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Bad and Badder

Bad and Badder

This week’s Torah portion has an episode that illustrates why Avraham was great and why God choose him to be the source of blessing for all the nations throughout history. Yet even so, someone far lesser than him was able to achieve something quite remarkable that even he couldn’t do.
When God informs Avraham that He wishes to wipe out Sodom, Gemorrah and their surrounding cities, Avraham comes to their defense. Avraham, feeling a responsibility for all people, quickly begins to advocate for those whom even God deems evil. He makes the argument that it would not behoove the Almighty to destroy the good with the evil in one fell swoop. Avraham gets quite forceful in his presentation and claims it would be profane to do such an act, “To destroy the good along with the wicked. It would be sacrilegious of You! Shall the Judge of the entire earth not Himself act justly?!” Fighten’ words indeed.
Avraham then gets specific in his negotiations with God to ascertain how many good people would be the minimum to get the place spared. He starts at fifty but successfully gets God down to a mere ten. A minyan one supposes and the bare-bones minimum quorum of decent people that maybe can turn the society away from their wickedness.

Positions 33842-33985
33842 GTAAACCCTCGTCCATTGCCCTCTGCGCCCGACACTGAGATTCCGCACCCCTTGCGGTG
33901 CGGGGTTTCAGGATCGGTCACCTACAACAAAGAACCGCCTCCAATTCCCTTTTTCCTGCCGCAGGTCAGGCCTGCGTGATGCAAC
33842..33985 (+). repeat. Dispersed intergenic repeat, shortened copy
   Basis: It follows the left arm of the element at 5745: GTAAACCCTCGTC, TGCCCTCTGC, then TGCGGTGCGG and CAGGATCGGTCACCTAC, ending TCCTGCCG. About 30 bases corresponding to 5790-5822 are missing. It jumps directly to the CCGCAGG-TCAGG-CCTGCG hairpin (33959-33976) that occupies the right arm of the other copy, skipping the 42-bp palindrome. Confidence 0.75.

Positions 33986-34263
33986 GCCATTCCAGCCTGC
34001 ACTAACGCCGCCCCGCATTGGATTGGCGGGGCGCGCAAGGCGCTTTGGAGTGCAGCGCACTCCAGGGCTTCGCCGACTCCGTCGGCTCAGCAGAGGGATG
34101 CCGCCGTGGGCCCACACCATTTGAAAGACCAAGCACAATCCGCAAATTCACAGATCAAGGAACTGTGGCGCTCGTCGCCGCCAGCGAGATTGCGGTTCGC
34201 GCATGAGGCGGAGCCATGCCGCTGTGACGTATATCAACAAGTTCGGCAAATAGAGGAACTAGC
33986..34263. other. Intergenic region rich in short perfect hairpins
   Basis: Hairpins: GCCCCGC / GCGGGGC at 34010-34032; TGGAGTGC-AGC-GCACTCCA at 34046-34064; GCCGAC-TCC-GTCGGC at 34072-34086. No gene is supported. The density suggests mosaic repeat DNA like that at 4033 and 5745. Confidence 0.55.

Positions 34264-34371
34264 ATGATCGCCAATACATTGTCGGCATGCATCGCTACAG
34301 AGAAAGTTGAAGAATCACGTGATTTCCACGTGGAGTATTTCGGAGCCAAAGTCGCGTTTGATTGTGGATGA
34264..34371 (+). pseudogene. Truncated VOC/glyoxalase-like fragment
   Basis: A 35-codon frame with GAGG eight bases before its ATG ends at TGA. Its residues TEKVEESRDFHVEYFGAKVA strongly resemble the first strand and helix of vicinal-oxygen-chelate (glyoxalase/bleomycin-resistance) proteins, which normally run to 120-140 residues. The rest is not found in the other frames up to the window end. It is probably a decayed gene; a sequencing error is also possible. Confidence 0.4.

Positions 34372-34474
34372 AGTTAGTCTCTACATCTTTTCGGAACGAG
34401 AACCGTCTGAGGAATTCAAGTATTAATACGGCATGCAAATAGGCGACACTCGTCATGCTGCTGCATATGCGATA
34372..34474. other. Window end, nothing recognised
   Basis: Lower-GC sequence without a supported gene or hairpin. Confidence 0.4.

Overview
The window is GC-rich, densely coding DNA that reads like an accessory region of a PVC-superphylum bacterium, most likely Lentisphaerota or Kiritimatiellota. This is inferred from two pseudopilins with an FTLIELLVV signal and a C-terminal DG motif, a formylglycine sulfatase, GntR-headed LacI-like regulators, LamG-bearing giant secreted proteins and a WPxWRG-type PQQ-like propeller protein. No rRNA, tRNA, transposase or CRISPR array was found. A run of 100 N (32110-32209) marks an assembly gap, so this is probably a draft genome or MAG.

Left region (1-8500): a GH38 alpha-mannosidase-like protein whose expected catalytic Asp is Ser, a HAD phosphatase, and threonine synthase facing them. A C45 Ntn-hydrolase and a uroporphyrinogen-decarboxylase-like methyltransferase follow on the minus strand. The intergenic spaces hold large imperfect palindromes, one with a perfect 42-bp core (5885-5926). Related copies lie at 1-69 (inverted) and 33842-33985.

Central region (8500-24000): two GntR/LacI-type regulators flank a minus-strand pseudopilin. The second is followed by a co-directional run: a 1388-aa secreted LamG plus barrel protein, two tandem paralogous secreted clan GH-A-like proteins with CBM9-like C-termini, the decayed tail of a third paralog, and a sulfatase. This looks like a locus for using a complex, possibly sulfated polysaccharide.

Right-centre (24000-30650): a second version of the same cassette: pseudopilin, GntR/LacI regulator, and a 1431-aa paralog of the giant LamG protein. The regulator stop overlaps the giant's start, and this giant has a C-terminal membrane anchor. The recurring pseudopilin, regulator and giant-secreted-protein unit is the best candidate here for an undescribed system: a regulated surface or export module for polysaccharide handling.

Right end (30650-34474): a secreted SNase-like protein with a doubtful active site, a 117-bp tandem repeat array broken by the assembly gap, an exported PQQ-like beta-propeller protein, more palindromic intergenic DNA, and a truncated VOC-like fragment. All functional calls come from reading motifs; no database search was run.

But try as he may, Avraham in the end was not successful. And although we give him much credit for trying and commend him for his sense of responsibility that he undertook to save even the most depraved of men, when all was said and done, he failed. Right after his pleadings the Torah narrates how the angel made its way to Sodom and its environs to destroy it.
But then things take a strange turn of events. Another angel is sent to spare Avraham’s nephew, Lot who was living in Sodom, to tell him to get the heck out of Dodge and hole up in the nearby mountains. For some reason Lot feels he cannot make it and implores the angel to save one of the cities that was destined for destruction to be spared so he can flee there. And lo and behold, his request is granted and he is told, “Ok, I have granted you consideration even for this; I will not overturn the city that you have spoken about.”